I went back upstairs, took two sleeping pills and two pain killers and don’t remember hitting the pillow. However, I do remember the exact time that all the pills wore off. At 0343 I woke up and began writhing around in my bed in sheer agony. It felt like someone had speared my legs with a blunt object and it was all I could do to not cry. The things we do. I limped to the bathroom at 0630 and attempted to go to the toilet – I had to use the walls to ease myself down. Getting up off the toilet was an experience – my thighs felt like they were on fire and I did not have the strength to stand. After a shower I went up for breakfast and slowly started to refuel and repair the body for the next three hours. I had a chat to my coach, to Susie and to Charlotte and I was immensely proud of my achievement. I couldn’t wait to get home and share the victory with my family.
Post-Comrades and the Future:
Once back home, apart from the obvious physical scars, my emotional scars were much worse. I knew that after such a long build-up to an event like this; after putting in so much mental energy into the one task; I knew there would be a significant ‘let-down’ after the race. The truth is that although I was aware of it, I was not prepared. It didn’t really hit me until I returned to work the following week. Before Comrades, going to work meant fitting a whole lot of stuff around my lunch time runs. Now, I had to go to work to, well, work – nothing else – nothing to really look forward to. No escape from the computer or the desk. It was positively depressing.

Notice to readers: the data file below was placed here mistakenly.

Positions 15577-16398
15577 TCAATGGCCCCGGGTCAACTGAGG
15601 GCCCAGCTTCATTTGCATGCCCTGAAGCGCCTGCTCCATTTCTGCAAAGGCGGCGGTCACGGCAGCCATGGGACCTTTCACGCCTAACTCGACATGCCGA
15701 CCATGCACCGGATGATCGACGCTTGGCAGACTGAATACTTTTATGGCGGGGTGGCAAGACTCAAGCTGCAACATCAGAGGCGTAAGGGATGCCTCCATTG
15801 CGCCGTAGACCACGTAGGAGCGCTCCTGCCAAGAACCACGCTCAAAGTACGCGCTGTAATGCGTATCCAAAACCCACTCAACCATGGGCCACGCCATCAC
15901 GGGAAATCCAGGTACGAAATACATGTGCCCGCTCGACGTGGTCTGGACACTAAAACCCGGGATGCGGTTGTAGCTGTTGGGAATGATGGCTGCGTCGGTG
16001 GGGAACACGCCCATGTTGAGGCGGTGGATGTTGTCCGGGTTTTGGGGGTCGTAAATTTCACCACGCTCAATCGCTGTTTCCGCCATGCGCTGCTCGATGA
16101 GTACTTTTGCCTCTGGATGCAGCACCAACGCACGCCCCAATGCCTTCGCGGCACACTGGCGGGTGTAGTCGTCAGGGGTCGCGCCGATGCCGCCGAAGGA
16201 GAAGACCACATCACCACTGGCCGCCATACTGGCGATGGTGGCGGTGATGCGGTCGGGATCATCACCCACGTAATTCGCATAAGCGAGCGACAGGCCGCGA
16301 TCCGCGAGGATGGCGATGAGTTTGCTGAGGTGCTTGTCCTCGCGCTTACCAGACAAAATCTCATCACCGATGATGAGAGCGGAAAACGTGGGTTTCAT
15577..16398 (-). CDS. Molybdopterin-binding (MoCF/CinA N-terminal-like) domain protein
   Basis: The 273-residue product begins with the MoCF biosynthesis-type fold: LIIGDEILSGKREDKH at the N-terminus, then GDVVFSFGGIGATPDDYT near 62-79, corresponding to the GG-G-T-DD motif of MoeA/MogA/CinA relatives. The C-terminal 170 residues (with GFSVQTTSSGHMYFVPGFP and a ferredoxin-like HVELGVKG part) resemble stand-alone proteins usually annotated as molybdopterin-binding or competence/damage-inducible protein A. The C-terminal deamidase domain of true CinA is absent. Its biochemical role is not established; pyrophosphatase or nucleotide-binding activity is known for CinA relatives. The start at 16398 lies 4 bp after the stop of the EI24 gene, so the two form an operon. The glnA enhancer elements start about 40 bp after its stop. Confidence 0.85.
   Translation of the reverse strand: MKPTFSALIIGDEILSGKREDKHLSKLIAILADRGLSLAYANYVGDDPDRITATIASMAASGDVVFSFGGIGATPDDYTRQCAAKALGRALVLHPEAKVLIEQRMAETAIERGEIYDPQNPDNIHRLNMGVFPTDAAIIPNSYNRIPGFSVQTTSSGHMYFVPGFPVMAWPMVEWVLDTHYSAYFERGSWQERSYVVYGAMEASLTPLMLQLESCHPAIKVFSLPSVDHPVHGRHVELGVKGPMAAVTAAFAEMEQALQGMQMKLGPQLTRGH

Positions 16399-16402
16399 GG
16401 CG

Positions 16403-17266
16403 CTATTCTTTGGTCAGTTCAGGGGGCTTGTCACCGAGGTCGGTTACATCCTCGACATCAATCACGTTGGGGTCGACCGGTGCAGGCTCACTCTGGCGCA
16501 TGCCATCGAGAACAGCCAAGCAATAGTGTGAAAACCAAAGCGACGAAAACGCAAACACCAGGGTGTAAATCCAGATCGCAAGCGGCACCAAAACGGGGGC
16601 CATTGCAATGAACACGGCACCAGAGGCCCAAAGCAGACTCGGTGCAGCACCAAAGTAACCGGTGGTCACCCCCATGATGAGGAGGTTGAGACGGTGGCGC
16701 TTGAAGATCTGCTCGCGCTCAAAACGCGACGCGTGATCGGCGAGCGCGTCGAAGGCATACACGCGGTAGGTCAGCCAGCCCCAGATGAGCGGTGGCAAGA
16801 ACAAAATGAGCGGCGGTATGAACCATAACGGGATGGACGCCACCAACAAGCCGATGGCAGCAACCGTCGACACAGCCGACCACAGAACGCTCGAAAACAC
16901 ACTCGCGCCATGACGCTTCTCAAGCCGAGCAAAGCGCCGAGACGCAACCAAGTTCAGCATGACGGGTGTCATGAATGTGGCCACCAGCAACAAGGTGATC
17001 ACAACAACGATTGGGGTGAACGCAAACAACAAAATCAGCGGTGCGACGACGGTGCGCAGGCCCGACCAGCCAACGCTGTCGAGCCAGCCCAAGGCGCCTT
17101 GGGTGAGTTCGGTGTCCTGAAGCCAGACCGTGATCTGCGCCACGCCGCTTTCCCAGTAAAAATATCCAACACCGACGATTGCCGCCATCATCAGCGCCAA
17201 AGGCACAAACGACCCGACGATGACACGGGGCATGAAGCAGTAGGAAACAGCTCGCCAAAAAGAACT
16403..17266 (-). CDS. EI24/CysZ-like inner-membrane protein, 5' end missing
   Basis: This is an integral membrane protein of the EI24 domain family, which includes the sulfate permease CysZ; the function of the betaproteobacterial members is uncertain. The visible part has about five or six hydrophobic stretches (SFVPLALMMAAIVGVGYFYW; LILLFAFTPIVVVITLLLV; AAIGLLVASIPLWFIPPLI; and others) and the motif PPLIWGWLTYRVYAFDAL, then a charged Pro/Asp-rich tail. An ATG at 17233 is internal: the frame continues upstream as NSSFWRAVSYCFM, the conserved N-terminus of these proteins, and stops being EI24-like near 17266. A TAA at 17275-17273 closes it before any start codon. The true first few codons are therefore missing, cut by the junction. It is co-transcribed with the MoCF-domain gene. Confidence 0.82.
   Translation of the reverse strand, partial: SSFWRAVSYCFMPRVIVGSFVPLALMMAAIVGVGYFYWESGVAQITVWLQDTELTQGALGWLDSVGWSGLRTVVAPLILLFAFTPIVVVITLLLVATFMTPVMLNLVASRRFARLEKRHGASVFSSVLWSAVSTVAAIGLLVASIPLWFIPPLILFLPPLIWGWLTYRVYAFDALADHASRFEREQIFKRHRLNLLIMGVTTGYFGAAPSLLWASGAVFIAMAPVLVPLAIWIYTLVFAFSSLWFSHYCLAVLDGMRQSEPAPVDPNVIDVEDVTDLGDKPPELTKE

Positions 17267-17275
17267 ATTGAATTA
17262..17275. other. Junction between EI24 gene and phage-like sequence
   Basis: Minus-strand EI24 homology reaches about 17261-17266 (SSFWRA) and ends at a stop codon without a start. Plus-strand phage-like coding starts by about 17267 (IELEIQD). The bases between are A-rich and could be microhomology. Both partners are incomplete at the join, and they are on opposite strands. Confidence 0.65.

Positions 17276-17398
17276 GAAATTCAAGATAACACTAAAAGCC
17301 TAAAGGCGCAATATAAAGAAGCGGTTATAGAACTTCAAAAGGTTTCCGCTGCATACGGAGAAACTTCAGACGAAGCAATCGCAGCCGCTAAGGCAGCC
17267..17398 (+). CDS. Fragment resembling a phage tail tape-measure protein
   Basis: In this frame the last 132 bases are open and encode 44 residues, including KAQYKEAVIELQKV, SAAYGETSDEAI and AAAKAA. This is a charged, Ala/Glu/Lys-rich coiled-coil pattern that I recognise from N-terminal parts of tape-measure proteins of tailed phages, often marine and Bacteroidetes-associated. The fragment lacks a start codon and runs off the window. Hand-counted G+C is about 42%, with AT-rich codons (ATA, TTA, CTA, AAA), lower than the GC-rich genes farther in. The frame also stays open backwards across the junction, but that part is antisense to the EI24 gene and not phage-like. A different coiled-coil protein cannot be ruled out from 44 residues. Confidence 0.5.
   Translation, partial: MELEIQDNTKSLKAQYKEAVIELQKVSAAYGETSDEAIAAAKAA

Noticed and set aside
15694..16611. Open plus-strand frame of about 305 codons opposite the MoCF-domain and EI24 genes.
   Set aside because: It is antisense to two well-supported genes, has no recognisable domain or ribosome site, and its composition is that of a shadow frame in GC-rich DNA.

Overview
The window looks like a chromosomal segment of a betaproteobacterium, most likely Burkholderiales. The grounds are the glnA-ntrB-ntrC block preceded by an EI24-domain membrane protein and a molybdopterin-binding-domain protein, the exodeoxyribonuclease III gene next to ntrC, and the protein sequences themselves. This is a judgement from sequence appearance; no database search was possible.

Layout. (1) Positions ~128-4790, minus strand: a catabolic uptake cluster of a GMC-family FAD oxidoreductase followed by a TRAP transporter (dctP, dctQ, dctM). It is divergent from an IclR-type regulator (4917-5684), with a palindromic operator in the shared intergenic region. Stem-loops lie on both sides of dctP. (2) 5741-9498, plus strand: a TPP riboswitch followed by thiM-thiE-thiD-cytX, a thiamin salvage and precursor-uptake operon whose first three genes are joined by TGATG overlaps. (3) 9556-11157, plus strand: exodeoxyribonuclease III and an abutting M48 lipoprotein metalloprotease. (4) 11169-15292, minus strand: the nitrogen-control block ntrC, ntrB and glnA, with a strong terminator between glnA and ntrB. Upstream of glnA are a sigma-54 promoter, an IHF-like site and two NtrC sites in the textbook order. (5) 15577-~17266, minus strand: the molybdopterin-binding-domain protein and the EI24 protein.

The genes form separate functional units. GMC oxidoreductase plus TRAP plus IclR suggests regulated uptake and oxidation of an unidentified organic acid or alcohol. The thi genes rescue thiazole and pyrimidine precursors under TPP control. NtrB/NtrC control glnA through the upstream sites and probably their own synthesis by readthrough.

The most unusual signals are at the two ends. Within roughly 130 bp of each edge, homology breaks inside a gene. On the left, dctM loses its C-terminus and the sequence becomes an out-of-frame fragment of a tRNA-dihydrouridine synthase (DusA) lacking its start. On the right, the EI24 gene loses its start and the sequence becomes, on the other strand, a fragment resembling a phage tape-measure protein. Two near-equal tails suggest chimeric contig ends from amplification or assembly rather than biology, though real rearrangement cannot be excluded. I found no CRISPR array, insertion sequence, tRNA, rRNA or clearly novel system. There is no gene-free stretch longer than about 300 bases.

Inevitably, many people have asked me what it was like. I have to be honest; I have struggled to answer the question. Of course, it’s painful. But how do you actually explain an experience like that? How do you convey the raw emotion, the agonizing pain, the mental drain and the sheer exhilaration of accomplishing a life goal? I have tried to explain the physical torment as being akin to sitting down on a chair, taking your shoes and socks off, and having someone whack both your feet with a cricket bat; not hard, but continually, for over 9 hours. Eventually, it becomes unbearable and leads to tears. Imagine also that someone is also doing the same thing to your knees, your ankles and your quadriceps. Get the picture? I thought not. How can anyone know what that is like? Still, it helps give it some perspective.